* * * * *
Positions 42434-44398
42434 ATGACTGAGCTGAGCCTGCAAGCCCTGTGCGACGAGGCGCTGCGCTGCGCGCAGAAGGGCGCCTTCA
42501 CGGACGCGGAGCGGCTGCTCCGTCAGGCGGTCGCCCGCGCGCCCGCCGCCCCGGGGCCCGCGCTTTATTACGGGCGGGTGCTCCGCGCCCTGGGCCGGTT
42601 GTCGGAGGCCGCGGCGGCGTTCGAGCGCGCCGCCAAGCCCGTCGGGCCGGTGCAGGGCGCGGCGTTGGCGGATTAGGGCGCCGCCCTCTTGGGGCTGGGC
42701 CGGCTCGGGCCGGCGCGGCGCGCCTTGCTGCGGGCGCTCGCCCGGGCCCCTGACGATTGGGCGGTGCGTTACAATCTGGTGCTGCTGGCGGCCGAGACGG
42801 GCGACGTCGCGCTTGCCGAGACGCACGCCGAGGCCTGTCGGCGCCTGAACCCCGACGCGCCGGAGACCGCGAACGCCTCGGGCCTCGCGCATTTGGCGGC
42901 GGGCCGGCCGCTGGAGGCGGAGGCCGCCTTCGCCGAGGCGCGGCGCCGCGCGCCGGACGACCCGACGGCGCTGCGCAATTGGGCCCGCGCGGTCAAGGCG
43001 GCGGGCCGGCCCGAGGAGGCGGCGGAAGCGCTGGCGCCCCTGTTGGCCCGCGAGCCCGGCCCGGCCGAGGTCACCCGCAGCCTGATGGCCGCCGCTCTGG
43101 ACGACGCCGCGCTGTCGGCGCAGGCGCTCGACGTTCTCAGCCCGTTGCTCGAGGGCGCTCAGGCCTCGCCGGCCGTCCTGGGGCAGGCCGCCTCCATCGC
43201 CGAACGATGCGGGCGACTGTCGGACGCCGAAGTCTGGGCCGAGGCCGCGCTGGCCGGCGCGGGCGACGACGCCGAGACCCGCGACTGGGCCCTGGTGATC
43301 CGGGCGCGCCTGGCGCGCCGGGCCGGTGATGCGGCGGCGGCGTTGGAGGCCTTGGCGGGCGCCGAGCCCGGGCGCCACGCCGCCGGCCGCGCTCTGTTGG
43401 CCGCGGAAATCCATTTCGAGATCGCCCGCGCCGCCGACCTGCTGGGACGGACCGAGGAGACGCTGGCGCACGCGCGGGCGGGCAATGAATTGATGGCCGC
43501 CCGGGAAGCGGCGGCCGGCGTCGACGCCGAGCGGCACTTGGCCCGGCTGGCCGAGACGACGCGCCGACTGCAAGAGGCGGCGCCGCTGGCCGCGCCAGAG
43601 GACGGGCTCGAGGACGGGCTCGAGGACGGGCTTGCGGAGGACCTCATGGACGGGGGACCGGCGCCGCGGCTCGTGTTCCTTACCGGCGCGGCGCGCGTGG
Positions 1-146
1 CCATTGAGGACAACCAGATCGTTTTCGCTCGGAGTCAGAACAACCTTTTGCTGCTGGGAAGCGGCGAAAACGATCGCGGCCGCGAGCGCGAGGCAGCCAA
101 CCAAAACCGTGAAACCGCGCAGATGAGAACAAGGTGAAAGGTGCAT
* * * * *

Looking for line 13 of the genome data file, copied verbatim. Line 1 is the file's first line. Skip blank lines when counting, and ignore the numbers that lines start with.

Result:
43501 CCGGGAAGCGGCGGCCGGCGTCGACGCCGAGCGGCACTTGGCCCGGCTGGCCGAGACGACGCGCCGACTGCAAGAGGCGGCGCCGCTGGCCGCGCCAGAG